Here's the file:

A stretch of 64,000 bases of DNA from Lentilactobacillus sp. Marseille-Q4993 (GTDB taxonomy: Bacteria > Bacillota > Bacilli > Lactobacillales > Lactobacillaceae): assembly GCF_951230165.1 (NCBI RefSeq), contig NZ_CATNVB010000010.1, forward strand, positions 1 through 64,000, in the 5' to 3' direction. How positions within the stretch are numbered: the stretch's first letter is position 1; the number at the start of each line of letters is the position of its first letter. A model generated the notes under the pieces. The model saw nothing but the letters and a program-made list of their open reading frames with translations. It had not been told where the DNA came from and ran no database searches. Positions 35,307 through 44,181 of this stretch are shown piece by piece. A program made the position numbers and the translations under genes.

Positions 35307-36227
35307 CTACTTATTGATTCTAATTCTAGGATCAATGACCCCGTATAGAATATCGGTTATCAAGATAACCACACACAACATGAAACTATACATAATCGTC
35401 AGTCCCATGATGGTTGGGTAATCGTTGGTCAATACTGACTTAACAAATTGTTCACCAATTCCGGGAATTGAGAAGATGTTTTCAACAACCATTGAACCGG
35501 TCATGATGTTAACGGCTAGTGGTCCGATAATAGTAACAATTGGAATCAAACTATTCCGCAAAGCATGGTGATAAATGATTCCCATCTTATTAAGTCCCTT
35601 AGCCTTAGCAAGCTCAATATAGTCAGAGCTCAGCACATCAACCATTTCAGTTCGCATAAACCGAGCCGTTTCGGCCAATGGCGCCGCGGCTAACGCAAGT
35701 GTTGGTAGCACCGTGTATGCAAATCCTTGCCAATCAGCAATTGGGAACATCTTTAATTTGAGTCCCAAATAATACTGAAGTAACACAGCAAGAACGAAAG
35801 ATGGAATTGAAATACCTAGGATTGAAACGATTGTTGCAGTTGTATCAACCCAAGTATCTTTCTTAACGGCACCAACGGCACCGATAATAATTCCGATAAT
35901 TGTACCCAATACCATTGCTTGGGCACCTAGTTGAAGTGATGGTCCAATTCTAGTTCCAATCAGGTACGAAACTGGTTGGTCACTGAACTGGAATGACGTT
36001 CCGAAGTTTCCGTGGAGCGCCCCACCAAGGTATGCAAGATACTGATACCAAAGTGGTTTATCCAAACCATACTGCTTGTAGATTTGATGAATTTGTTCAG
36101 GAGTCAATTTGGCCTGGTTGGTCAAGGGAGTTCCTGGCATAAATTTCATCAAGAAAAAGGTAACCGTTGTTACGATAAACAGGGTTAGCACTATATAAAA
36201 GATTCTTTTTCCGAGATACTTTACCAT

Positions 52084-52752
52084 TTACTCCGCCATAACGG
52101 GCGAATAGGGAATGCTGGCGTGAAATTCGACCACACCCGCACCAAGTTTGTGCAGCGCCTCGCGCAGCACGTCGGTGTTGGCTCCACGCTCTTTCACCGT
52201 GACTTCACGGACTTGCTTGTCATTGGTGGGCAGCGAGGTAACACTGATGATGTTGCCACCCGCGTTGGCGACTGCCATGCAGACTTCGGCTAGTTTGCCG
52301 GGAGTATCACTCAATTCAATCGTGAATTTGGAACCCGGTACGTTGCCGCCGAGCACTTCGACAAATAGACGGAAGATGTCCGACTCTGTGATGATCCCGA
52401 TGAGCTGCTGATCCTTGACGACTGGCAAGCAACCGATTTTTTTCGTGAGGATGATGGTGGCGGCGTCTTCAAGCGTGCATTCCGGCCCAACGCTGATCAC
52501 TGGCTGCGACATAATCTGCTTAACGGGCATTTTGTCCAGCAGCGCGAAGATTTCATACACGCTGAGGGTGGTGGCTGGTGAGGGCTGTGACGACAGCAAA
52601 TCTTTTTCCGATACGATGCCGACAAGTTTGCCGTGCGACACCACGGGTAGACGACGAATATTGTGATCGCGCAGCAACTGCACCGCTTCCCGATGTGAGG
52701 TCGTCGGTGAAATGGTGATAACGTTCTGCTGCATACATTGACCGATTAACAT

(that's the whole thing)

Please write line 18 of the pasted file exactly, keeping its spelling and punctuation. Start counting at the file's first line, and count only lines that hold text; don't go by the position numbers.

52401 TGAGCTGCTGATCCTTGACGACTGGCAAGCAACCGATTTTTTTCGTGAGGATGATGGTGGCGGCGTCTTCAAGCGTGCATTCCGGCCCAACGCTGATCAC